Inventor William Mallow Dies At Age 72

William A. "Bill" Mallow is shown in a March 2001, file photo. Mallow died Tuesday, July 30, 2002, of acute leukemia in San Antonio. Mallow was a prolific inventor who helped develop some of the last half century's most ubiquitous products for commercial and household use, including Liquid Paper and clumping cat litter. AP

The man credited with inventing clumping cat litter and perfecting Liquid Paper correction fluid was remembered Thursday by family and friends as a gifted scientist whose work found wide use.

Polymer chemist William Mallow also worked on the space shuttle's heat-resistant tiles, developed a way to artificially age Scotch whiskey and improved the rubber skin used on robot dinosaurs at Walt Disney World.

Mallow, a native of Akron, Ohio, died of leukemia at age 72 in a San Antonio hospital Tuesday. He worked for the Southwest Research Institute in San Antonio until his 1998 retirement.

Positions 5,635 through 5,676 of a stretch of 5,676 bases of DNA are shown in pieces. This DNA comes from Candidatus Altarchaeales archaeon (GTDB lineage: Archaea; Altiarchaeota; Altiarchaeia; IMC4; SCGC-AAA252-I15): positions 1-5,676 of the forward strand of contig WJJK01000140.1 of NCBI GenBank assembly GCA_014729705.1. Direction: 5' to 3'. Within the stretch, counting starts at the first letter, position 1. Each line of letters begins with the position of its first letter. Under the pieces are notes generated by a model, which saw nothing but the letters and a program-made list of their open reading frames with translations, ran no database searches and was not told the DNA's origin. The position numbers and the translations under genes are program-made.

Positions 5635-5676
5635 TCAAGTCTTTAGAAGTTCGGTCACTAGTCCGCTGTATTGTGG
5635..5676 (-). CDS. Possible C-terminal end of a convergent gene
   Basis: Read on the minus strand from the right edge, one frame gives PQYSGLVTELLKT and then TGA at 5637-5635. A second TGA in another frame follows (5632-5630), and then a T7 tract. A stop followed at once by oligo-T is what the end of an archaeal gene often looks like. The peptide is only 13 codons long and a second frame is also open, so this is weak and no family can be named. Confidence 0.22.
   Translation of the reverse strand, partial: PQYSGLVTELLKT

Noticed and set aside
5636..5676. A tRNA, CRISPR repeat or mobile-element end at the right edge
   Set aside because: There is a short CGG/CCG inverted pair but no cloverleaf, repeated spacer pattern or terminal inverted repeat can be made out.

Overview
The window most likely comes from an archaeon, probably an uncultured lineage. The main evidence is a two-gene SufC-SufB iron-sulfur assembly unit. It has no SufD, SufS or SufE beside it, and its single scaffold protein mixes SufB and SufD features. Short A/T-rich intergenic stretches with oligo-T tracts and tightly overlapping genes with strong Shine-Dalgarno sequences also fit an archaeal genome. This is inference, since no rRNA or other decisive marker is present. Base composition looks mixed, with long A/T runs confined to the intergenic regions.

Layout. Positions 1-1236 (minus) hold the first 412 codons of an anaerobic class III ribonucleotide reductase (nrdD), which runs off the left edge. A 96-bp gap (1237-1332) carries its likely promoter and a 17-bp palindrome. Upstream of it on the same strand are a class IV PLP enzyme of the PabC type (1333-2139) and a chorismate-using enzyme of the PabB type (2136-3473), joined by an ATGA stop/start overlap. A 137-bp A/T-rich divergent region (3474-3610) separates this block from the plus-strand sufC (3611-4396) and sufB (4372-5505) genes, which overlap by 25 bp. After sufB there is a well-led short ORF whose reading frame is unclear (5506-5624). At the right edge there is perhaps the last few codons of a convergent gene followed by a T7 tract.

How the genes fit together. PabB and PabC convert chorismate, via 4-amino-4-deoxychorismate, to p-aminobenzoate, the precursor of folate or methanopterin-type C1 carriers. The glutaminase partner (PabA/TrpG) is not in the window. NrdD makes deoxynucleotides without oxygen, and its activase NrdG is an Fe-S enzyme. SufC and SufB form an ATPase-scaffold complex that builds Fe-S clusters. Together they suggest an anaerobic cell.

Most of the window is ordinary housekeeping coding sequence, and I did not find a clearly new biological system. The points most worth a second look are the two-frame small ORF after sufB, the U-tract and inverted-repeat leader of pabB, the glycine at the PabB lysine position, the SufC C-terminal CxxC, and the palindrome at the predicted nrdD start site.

"Bill was a unique, energetic individual with an ability to use chemistry to create some very practical and down-to-earth products. He was a people's chemist with an enthusiasm and love for invention that he shared with everyone," said Dr. Robert Bass, a colleague at the Southwest Research Institute.

Mallow developed cat litter that clumped together around urine and other waste, allowing the box to be cleaned daily with ease.

While at the institute, Mallow also helped Liquid Paper inventor Bette Nesmith Graham refine her creation. She, by the way, is the mother of Mike Nesmith, of the 60s pop group The Monkees.

The U.S. Air Force veteran's latest project was a slippery gel dubbed the Mobility Denial System. Designed to foil attacks on government buildings and control crowds, it can be sprayed on any surface and causes people to slip and fall and prevents vehicles from getting traction.

It could be deployed by the U.S. Marine Corps next year.

Mallow's funeral is scheduled for Friday.

  • Francie Grace

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